Based on a painted portrait of my great grandfather done by one of his fellow travellers, one could see him still wearing the Changshan, a traditional Manchu style of men’s attire then imposed on all Han Chinese and worn during the Qing Dynasty. He also had a shaved forehead and the traditional long queue for the hair when he arrived in the Philippines.

As he settled in Bogo, he married Josefa Ylanan (Lola Sepa as called by us) a native Spanish mestiza. Lolo Santo had to convert to Catholicism since they were to be married according to Catholic rituals, the Philippines being then a colony of Spain. Upon conversion, he adopted the name Crisanto as his first name but kept Yap as his surname. Unfortunately no files on his full Chinese name are available since records were burned during the Second World War.

His father-in-law, Angel Ylanan served as gobernadorcillo (a municipal governor) of Bogo town from 1886-1887, and was greatly responsible for the planting and propagation of fruit trees in the area as well as the cultivation of sugarcane. In fact, the demand for muscovado sugar increased during his term.

Lolo Santo’s business, the export of copra and maguey fibers thrived and enabled him to buy land properties in the proper town in different areas in Bogo as well as 1000 hectares of farmland planted with sugar cane.

He and Josefa had five children: Eugenio (Lolo Genio), Esteban (Lolo Teban), Jacinta and Hermogina (twins) and Benedicta. My grandfather, Lolo Genio (the eldest) and Lolo Teban, his younger brother, were sent to Amoy (Xiamen) to learn Chinese languages (especially Fookien and mandarin) and Chinese culture. They stayed there for 10 years and lived with the families of my great grandfather. Separated from her two sons, my great grandmother was very sad and cried often. For her recreation and since she enjoyed gambling (like the game of hantak), Lolo Santo built a gambling den and also a big cockfighting arena in one property in the town closer to where they lived.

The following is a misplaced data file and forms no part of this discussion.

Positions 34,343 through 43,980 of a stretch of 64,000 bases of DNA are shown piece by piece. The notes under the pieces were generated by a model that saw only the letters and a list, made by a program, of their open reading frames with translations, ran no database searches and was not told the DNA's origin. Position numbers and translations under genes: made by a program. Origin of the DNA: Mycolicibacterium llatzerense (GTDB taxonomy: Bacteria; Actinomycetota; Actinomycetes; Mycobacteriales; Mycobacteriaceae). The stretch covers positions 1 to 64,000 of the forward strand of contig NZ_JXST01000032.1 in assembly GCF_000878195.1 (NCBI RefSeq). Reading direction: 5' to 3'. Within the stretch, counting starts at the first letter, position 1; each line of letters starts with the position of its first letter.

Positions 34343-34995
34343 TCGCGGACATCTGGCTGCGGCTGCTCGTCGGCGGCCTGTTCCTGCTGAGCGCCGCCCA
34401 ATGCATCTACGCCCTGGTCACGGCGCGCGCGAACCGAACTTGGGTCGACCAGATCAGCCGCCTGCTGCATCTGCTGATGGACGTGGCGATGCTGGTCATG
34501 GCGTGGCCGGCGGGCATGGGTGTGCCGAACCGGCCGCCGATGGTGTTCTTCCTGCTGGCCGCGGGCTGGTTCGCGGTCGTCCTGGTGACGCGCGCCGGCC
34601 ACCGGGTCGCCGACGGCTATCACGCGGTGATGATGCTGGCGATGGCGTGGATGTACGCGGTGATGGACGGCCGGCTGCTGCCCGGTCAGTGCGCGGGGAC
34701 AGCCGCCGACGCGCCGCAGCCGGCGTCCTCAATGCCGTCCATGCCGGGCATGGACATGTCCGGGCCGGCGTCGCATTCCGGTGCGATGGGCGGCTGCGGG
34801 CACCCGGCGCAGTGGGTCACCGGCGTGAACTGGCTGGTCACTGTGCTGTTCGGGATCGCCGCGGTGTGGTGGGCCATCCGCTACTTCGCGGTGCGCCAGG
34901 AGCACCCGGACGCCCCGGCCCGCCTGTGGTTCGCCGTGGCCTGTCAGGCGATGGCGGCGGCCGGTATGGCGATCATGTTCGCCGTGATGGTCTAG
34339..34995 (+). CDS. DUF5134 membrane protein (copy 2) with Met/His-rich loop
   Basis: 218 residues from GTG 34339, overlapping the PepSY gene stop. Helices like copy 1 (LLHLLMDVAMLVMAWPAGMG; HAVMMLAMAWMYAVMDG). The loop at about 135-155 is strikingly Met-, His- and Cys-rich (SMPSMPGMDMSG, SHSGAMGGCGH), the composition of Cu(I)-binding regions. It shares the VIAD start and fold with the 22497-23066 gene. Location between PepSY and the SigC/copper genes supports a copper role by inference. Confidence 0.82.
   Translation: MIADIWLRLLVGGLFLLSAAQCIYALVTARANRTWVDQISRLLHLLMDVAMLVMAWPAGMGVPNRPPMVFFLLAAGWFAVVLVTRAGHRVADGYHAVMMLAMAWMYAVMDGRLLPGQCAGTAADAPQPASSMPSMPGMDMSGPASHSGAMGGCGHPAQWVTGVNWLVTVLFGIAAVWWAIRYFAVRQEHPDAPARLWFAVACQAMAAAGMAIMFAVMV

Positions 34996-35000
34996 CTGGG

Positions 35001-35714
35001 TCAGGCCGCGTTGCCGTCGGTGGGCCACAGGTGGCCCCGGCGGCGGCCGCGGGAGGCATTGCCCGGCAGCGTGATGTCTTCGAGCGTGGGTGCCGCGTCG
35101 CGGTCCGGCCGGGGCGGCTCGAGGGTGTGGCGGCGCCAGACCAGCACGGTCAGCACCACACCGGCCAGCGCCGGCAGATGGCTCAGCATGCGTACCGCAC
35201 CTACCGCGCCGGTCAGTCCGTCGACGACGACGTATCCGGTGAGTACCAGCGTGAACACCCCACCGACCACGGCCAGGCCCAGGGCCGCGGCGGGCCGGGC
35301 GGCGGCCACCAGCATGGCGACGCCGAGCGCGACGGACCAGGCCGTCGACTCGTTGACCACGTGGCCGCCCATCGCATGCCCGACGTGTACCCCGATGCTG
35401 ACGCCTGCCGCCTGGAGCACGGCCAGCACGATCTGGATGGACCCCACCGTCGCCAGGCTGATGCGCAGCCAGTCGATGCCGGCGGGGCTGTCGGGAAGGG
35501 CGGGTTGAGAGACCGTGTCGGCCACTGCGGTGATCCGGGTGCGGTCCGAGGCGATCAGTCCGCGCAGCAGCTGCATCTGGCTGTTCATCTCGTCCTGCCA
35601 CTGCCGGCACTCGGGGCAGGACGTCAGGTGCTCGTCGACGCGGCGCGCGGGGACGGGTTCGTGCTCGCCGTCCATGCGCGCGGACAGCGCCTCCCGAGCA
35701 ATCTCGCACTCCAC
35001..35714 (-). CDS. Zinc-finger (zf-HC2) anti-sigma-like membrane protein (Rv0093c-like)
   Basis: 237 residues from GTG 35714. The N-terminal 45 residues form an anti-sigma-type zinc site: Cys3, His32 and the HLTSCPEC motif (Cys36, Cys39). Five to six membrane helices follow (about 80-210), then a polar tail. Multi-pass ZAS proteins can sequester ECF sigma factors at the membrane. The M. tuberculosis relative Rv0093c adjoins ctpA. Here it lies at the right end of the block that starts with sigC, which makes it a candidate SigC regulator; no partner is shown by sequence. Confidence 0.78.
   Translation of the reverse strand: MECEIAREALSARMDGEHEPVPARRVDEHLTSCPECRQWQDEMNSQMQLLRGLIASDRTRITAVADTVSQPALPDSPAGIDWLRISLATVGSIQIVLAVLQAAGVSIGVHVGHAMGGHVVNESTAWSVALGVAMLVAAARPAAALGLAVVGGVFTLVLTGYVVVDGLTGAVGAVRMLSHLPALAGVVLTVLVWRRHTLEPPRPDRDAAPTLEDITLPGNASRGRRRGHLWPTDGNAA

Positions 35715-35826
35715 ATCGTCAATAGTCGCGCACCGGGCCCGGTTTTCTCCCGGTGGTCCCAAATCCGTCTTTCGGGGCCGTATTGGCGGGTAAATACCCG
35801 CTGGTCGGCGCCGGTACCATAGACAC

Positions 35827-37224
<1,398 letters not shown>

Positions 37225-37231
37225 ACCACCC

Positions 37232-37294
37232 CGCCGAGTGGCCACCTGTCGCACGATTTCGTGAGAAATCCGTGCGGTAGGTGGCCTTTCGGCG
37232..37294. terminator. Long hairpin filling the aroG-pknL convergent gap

The house, which covers around 2,300 sq. m. was made of Spanish style, was located on a hill.  Part of the hillside was flattened and the ground was levelled off and the wall of the house was constructed against the hill. The entire building, the flooring included, was made of hard woods of tindalo, narra and molave. The ground floor was used as a store and storage place for copra and maguey fibers. The first floor was four meters high from the ground floor, with at least 24 steps (broken into 6 and 18) to climb before reaching the living area with three bedrooms, the living room and the kitchen. Each bedroom covered an area of 200 square meters. The furniture was in Spanish style while the window panes were made of capiz shells. Adjacent to the living room was a door that led to a terrace overlooking a big garden full of flowers in different colors. From the kitchen area, there was a separate stairway that led down to huge covered water well on the ground floor. Someone regularly checked that the water was clean and safe for drinking. Unfortunately, this house was destroyed during the Second World War.

When my grandfather (Lolo Genio) and his brother came back to the Philippines, they both helped my great grandfather to work in the farm planted to sugar cane, fruits trees (such as lomboy, lemoncito, jackfruit), nuts (peanuts) vegetables (mongo beans) and also to take care of their business. They also took care of farm animals (chickens, horses and carabaos). The carabaos were used to turn the mills to squeeze out the molasses from the sugar cane. They rode horses to oversee the farm from early morning until late afternoon. These activities helped develop their full knowledge of Chinese traditions in farming and the use of Chinese language and writing in their export business.

Lolo Genio married a native Spanish mestiza, Gregoria Barte Lumapas from the town of Mandaue. They had twelve children, six boys and six girls. His brother, Esteban, married also a local belle, Rosalia Rodriguez. Both brothers and their families continued to live in Bogo town. Because of the family business, Lolo Genio travelled to China and the last time he visited China was sometime in 1912-1914, when the Last Emperor was still a boy.